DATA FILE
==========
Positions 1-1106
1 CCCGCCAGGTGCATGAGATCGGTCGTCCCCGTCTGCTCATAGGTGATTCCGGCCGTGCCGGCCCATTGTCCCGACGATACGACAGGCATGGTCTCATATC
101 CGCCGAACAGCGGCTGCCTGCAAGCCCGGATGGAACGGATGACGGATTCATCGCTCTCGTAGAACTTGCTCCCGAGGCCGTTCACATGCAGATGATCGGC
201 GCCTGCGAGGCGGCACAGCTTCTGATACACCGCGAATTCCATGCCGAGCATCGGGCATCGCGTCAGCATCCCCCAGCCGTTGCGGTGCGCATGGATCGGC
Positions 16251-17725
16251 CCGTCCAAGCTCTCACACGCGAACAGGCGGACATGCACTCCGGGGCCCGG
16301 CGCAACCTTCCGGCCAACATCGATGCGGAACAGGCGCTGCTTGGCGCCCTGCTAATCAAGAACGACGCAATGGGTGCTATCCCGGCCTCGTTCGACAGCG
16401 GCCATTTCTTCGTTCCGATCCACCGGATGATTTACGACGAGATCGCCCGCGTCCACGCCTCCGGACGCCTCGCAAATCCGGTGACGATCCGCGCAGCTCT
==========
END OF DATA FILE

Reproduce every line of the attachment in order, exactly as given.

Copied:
Positions 1-1106
1 CCCGCCAGGTGCATGAGATCGGTCGTCCCCGTCTGCTCATAGGTGATTCCGGCCGTGCCGGCCCATTGTCCCGACGATACGACAGGCATGGTCTCATATC
101 CGCCGAACAGCGGCTGCCTGCAAGCCCGGATGGAACGGATGACGGATTCATCGCTCTCGTAGAACTTGCTCCCGAGGCCGTTCACATGCAGATGATCGGC
201 GCCTGCGAGGCGGCACAGCTTCTGATACACCGCGAATTCCATGCCGAGCATCGGGCATCGCGTCAGCATCCCCCAGCCGTTGCGGTGCGCATGGATCGGC
Positions 16251-17725
16251 CCGTCCAAGCTCTCACACGCGAACAGGCGGACATGCACTCCGGGGCCCGG
16301 CGCAACCTTCCGGCCAACATCGATGCGGAACAGGCGCTGCTTGGCGCCCTGCTAATCAAGAACGACGCAATGGGTGCTATCCCGGCCTCGTTCGACAGCG
16401 GCCATTTCTTCGTTCCGATCCACCGGATGATTTACGACGAGATCGCCCGCGTCCACGCCTCCGGACGCCTCGCAAATCCGGTGACGATCCGCGCAGCTCT